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Automaker Ford has been investing its substantial finances into a variety of companies in recent years. It is part of an attempt to remain at the forefront of automotive innovation.

But is all the investing really paying off for Ford? One investment may have the company second-guessing that gamble. After becoming a lead investor in a start-up company that’s currently in hot water, how will Ford decide to turn its investment strategy around?

Ford’s investment gone wrong

In early 2019, Jim Hackett left the Board at Ford to become the head of Ford Smart Mobility LLC, the new “mobility services” branch. Two months later, in May of 2019, the company bought lots of stock in a Silicon Valley tech start-up company.

Though many questioned the company’s motives, its recent investments seem to be part of the company’s future plans. According to Fortune, Ford claimed that  “the investment is part of Ford’s expansion to be both an auto and a mobility company.” Shortly after, Hackett became CEO and began staking his future on the company’s mobility future.

Pivotal Software, a cloud software company, received a $182 million investment by Ford in May, leaving Ford as a lead investor. A public company, controlled by computer giant Dell, it’s recently been experiencing its own set of problems.

Between facing pressure from new open-source software from Google and two class-action lawsuits by investors, Pivotal Software’s stock has fallen more than 35% in the first half of 2019. Though the company showed initial promise, trading shares as high as $29.15, Ford Authority claims that a fall to an IPO of $15 goes against all expectations. Now falling short of the estimates from Ford’s investors, it’s clear evidence how volatile the world of start-up tech companies is. 

Ford announced it has lost its entire investment amount in market value, but still owns shares at Pivotal Software worth $170 million. As a result of everything, Ford’s shares fell 7% just last week (including the Pivotal Software write-down). How will the failure with Pivotal Software play into Ford’s plans to become the mobility company of its own dreams?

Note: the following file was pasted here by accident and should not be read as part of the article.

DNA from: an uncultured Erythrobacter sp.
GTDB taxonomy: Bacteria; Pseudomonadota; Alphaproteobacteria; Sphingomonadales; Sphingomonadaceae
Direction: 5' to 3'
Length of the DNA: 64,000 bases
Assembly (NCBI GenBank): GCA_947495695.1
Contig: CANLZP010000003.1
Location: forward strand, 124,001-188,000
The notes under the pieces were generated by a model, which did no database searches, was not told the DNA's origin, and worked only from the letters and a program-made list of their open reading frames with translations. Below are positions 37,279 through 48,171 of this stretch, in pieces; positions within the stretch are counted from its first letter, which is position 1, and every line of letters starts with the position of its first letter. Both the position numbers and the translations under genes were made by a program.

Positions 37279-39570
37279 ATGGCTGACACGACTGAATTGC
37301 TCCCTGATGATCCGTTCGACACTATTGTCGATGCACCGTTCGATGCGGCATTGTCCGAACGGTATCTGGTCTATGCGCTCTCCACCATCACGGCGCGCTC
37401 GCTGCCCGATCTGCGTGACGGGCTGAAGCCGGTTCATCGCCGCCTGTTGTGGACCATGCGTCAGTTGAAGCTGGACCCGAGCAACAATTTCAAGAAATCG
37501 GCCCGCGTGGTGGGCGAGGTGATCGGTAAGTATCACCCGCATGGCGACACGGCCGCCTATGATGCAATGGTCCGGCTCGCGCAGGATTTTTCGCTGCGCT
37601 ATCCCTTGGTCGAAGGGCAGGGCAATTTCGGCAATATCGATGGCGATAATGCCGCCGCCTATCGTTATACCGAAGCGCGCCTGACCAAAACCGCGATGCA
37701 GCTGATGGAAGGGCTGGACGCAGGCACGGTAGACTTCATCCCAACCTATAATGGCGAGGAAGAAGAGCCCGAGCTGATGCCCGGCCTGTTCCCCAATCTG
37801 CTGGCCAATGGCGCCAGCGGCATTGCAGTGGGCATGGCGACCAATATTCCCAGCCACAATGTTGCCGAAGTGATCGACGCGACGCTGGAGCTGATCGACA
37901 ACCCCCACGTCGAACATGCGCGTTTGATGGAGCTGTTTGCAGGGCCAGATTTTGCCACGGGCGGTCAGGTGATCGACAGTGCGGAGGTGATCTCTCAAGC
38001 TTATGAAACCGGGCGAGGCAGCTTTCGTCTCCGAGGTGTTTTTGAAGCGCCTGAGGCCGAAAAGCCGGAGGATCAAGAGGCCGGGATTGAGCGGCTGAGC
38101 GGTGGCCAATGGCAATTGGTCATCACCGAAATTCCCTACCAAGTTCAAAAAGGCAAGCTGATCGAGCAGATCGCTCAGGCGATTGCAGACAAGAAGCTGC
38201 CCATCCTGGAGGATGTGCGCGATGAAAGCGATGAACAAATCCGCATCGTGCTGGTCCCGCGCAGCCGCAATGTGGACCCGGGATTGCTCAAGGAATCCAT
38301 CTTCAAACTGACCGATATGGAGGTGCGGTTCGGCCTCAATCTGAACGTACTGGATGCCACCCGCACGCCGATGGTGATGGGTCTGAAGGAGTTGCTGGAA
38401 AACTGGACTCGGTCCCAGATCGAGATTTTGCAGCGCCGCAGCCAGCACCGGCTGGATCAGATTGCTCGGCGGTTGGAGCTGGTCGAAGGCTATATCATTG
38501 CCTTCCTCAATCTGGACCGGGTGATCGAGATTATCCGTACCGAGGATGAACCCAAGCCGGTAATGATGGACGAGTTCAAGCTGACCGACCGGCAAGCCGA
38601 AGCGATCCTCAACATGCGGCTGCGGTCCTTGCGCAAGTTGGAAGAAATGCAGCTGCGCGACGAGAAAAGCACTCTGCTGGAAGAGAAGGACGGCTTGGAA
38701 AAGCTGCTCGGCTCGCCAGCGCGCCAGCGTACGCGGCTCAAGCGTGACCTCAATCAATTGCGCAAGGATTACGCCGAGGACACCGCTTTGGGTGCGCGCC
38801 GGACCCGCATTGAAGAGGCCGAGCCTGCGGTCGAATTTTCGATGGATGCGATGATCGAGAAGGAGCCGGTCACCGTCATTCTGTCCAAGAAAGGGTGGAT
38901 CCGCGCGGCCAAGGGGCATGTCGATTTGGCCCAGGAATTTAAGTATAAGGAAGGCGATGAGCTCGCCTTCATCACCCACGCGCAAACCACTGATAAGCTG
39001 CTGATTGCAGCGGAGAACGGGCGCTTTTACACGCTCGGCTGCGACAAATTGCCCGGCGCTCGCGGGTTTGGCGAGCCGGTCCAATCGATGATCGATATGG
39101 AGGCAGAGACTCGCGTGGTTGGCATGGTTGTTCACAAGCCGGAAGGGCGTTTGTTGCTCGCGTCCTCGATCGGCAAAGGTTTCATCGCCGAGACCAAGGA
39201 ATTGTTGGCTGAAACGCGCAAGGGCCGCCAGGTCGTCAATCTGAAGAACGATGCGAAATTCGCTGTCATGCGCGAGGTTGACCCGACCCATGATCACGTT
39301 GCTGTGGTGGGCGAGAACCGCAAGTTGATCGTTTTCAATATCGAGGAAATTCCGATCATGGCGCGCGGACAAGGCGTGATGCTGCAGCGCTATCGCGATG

Behind the investment motives

It’s still not entirely clear why the company initially invested in the cloud company, but it may have been in an attempt to streamline its software development. Ford’s new focus on mobility brings an idea of producing software within weeks, not months.

Attempting to flex its muscles as digital leaders in the automotive industry, Ford has been heavily investing in a variety of companies. Its losses with Pivotal Software, however, exemplify the complexity of investing.

According to Jalopnik, the automaker also invested in a shuttle service startup company called Chariot in 2016. In March of 2019, that $65 million investment was shut down as a failure.

But Ford is committed to investing in the redesign of the company, with an ongoing effort that will cost $11 billion over three to five years. According to Yahoo Finance, much of this is going to investments.

Just since 2016, Ford has become a lead investor of Velodyne LiDar, Argo AI, Desktop Metal, SAIPS, and most recently, Rivian Automotive. According to CrunchBase, the $500 million investment from Ford helped provide a total funding amount of $1.4 billion for Rivian Automotive. This tech company creates products and services to “advance the shift to sustainable mobility.”

But keeping up with competition has become more difficult in the automotive industry than ever before. Automakers have been creating and designing more advanced vehicles every day. In order to keep up, it must become the tech powerhouse it wishes to be. But will all of its investments pay off in the end?